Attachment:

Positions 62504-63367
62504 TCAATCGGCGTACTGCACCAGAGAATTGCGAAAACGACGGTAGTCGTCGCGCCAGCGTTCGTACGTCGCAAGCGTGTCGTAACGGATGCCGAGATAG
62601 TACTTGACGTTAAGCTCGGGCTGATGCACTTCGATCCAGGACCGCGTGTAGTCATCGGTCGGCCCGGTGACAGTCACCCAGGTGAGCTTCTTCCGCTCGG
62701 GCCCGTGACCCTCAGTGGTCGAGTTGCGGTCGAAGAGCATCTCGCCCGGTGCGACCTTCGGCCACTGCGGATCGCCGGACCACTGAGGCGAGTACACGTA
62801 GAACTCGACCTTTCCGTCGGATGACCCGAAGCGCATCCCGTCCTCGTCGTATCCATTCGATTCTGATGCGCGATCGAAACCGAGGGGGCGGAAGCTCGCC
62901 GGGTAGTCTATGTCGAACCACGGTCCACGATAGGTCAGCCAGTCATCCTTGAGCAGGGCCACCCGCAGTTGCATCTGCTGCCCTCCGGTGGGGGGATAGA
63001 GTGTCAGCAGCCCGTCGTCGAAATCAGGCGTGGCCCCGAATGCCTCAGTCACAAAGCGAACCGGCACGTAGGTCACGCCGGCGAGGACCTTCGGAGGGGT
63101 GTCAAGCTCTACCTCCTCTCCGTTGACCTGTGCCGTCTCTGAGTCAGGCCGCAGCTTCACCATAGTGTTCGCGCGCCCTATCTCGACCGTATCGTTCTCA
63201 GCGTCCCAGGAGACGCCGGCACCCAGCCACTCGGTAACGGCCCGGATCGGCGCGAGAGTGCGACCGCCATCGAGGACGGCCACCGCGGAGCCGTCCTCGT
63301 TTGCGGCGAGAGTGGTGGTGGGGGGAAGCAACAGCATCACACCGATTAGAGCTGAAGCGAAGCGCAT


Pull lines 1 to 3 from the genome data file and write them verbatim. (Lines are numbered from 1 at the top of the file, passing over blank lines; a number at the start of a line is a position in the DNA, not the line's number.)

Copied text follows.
Positions 62504-63367
62504 TCAATCGGCGTACTGCACCAGAGAATTGCGAAAACGACGGTAGTCGTCGCGCCAGCGTTCGTACGTCGCAAGCGTGTCGTAACGGATGCCGAGATAG
62601 TACTTGACGTTAAGCTCGGGCTGATGCACTTCGATCCAGGACCGCGTGTAGTCATCGGTCGGCCCGGTGACAGTCACCCAGGTGAGCTTCTTCCGCTCGG